Sunday, 4 October 2009

Cromford Canal Walk, Pinxton Arm

Cromford Canal Walk, Pinxton Arm
Codnor Reservoir to Smotherfly
Sunday 4th October 2009

The Pinxton Arm is an obscure 1794 branch of what would have once been described as the Cromford Canal mainline, not that either canal has carried any waterborne traffic for decades.

The arm strikes off to the east of Codnor Reservoir, through the village of Ironville before reaching the Pinxton about three miles to the north east, running on the same contour as the rest of the Cromford Canal summit pound.

Pinxton canal bed approaching Smotherfly

After a rather spectacular sandstone bridge at the junction, the canal burrows its way behind the dam wall and then under a footbridge before sneaking into the back end of Ironville, complete with a 'de-humped' bridge by the church and a further low flat topped railway bridge. Whilst the canal bed has been completely filled in, it's route remains obvious and the bridges are intact. In fact, they are all pre sprayed with graffiti so all you need is a JCB and a drop of water and us boaters would feel right at home!

Ironville church and 'de-humped' bridge

This section of canal bed to the east of Ironville has been converted into the Pinxton Canal Path, a well maintained route through the trees whose early autumn colours were quite beautiful at the time of our visit. Before long this path brings you to the busy road at Pye Bridge, where the bridge and it's cast iron balustrades are intact, but obscured by undergrowth. By this time the formal canal path runs out, but you can continue on to the double arched railway bridge after which the canal track completely and utterly disappears. When I say disappears, I don't mean it becomes difficult to discern. I mean that it's course was removed in the 1990's when the Somertherfly open cast mine eradicated the canal and dropped the surface level by 30 feet or so.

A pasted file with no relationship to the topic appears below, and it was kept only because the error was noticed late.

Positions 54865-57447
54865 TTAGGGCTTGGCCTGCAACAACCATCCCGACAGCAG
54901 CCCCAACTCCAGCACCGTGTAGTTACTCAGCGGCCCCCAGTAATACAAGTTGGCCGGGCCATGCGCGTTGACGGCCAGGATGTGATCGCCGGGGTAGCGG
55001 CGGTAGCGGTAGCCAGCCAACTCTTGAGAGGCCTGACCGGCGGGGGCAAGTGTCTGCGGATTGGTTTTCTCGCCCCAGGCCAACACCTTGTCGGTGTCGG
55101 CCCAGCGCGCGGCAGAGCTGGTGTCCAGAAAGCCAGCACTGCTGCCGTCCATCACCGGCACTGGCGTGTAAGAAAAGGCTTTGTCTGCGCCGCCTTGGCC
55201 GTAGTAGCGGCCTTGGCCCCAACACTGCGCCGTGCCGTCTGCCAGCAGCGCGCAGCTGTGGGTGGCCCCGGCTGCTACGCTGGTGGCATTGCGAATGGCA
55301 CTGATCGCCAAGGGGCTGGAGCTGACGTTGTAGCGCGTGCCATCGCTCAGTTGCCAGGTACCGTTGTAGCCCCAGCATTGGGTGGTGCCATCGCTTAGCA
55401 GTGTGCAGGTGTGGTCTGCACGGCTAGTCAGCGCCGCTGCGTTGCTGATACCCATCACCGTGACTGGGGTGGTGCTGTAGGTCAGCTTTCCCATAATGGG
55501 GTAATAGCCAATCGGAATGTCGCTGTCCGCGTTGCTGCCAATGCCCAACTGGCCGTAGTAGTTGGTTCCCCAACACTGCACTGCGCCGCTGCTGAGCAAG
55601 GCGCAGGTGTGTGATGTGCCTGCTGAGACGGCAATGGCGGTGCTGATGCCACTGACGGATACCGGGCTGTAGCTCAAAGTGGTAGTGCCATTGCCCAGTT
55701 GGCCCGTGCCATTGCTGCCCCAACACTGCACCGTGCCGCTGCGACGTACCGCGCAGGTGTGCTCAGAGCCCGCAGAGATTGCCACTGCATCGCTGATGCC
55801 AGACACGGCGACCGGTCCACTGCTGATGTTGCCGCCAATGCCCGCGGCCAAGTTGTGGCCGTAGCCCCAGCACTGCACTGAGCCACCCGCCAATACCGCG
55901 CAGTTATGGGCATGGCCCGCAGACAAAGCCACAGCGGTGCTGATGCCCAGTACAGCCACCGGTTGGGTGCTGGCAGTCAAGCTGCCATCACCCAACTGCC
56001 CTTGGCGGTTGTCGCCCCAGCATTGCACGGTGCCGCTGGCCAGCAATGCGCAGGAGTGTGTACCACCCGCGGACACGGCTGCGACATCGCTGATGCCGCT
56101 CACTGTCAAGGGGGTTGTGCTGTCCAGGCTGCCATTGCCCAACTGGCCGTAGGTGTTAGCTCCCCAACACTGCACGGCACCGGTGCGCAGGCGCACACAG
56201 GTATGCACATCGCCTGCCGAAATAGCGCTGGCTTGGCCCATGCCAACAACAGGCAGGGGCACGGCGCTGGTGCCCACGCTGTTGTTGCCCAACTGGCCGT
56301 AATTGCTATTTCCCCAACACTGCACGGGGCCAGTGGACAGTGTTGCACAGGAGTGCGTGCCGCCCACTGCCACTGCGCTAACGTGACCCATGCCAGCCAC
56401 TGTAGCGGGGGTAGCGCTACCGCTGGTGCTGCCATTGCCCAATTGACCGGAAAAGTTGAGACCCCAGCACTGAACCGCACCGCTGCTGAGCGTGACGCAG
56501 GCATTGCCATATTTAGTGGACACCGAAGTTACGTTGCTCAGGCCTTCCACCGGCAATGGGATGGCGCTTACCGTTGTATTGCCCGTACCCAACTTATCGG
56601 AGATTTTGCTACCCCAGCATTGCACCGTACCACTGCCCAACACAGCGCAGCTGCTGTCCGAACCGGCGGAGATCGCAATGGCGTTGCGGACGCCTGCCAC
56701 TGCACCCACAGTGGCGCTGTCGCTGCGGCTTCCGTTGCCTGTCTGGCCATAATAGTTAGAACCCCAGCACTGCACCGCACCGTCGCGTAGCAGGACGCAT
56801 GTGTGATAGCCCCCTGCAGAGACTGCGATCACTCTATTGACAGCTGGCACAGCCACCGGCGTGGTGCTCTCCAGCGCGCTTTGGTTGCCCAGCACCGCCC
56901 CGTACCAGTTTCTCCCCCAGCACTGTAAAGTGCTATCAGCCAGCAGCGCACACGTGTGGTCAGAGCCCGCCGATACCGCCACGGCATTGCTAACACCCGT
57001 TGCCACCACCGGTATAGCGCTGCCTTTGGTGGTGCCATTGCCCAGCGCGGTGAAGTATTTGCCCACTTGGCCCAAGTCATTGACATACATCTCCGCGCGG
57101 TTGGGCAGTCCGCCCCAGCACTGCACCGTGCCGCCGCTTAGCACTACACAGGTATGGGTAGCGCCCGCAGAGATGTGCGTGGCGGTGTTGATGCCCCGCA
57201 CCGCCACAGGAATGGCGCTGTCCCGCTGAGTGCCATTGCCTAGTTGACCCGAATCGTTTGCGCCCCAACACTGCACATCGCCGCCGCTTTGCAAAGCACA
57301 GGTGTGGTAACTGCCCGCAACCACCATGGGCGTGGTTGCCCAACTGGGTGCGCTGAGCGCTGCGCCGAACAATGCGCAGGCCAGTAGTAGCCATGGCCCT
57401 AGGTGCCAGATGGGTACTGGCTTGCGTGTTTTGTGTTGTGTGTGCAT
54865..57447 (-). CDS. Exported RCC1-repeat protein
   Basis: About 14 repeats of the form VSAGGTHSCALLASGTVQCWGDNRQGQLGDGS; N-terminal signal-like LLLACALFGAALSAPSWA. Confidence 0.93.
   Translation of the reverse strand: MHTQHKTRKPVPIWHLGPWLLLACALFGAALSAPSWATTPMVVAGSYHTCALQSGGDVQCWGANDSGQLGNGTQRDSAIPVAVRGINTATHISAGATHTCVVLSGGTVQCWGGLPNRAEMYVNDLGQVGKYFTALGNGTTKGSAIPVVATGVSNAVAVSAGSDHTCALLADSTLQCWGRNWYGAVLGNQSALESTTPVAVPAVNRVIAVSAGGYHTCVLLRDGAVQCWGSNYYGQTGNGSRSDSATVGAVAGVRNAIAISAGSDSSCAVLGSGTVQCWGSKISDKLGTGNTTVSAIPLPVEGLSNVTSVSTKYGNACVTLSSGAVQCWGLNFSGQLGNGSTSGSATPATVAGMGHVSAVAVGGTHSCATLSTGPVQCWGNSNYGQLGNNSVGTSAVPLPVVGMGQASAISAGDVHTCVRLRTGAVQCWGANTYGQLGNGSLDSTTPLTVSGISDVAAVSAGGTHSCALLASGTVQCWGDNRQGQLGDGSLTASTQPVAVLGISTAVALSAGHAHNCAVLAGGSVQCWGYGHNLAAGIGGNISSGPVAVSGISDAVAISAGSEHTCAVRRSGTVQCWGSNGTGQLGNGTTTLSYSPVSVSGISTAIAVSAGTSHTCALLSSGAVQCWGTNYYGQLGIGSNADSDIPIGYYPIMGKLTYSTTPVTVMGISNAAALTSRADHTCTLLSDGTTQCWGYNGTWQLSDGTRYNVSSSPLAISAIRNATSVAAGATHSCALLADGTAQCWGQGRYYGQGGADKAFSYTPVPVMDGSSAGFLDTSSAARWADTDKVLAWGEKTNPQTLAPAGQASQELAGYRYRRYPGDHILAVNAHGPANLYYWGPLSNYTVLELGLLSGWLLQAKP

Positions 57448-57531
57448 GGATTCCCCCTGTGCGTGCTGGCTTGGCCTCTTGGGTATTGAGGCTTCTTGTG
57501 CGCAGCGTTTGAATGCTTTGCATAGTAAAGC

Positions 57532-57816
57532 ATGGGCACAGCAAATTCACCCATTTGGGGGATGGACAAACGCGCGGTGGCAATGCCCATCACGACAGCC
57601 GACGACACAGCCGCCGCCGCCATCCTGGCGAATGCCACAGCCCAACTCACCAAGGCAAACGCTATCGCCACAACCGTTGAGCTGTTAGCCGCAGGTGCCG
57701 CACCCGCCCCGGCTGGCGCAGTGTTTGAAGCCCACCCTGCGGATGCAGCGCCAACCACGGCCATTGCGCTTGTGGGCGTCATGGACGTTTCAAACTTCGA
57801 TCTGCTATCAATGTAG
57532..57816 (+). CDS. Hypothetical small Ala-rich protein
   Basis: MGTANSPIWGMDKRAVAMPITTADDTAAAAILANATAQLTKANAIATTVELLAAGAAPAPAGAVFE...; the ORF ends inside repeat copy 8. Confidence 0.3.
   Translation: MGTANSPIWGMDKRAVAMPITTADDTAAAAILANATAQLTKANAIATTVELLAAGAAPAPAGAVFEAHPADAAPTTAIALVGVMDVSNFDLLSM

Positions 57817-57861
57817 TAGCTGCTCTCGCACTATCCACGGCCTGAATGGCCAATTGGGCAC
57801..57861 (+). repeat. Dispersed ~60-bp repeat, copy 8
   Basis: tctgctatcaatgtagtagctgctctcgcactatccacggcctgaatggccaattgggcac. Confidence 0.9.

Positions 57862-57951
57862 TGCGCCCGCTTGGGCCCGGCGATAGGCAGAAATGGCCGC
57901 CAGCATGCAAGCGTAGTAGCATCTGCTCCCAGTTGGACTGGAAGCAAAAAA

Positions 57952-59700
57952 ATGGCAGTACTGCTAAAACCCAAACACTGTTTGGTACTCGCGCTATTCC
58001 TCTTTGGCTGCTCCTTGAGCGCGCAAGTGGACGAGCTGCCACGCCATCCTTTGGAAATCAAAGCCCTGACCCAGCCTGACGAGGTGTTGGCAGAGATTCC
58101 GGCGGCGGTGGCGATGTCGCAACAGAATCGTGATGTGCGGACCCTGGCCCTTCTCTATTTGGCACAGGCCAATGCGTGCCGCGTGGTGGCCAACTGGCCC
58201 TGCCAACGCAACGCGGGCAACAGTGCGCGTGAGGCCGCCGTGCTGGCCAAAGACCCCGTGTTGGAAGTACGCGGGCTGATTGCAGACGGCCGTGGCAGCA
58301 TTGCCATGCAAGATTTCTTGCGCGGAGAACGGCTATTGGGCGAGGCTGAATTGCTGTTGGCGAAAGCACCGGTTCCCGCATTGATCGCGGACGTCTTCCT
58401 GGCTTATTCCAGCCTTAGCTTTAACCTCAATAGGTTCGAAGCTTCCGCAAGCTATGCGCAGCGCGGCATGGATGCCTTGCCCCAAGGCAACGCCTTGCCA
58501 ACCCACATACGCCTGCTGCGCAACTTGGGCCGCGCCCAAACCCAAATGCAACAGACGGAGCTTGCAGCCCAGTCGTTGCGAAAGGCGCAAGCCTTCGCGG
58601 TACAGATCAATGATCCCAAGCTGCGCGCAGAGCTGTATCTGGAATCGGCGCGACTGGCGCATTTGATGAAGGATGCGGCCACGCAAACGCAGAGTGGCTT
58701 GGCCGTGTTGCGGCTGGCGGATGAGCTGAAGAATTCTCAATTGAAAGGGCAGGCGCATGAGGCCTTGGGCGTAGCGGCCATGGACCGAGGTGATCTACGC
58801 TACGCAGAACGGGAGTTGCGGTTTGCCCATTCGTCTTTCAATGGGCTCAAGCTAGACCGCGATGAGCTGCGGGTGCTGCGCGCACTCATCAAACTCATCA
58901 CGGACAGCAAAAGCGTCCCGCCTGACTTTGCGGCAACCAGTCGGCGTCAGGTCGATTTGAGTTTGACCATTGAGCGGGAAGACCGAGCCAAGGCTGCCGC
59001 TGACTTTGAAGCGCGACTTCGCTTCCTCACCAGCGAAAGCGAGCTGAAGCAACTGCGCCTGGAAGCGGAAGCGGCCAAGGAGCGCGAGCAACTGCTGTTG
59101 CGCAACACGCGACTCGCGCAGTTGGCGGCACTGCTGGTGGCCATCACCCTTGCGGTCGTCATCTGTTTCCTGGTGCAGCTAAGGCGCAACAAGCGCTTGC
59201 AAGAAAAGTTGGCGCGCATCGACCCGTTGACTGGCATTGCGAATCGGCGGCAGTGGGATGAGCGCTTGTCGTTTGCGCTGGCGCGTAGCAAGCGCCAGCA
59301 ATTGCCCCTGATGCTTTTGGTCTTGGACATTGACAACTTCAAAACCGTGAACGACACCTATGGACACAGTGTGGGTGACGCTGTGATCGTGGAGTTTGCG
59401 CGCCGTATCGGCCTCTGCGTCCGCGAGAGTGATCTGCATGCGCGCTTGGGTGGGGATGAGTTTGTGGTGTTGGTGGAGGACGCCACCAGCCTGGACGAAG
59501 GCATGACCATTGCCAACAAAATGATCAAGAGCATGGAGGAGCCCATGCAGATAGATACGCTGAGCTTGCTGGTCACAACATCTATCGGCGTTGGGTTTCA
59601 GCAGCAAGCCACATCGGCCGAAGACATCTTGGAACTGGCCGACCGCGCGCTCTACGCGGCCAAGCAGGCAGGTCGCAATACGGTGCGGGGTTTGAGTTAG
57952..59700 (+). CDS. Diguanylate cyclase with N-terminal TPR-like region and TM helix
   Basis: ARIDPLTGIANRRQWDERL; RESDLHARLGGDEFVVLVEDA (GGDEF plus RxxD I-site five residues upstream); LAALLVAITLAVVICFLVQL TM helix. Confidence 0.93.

Woodland walk on the Pinxford Canal Path

We clambered across to the abandoned workings and climbed the ridge of mine tailings, trying to work out exactly where the canal bed re-emerges on the far side. It's not obvious, but its path lies across the valley to the north east. Sadly, we could find no way of reaching it but determined to explore the final section next time we visit, starting at the Pinxton Wharf end.

Abandoned railway bridge at Ironville

The interesting thing about the Pinxton Arm is that it provides a good interim objective for the restoration project. Rather than tackle the two big road embankments and the Butterley Tunnel straight after the restoration of the locks above Langley Mill, the plan is to reopen the Pinxton Arm which, Smotherfly apart, has no significant obstructions. As as for Smotherfly, the site included a channel for the diverted River Erewash which could easily be adapted to carry the canal, and there is no shortage of spoil with which to construct the necessary embankments. The Friends of Cromford Canal have been hard at work and secured planning permission to include the canal line in 2008.

A notable feature of this canal track is the total absence of water, there isn't even a trace of boggyness. However, I suspect that the River Erewash can be channelled in to supplement the supply from Butterley Tunnel, pending the eventual reconnection with the abundantly supplied section at Cromford.

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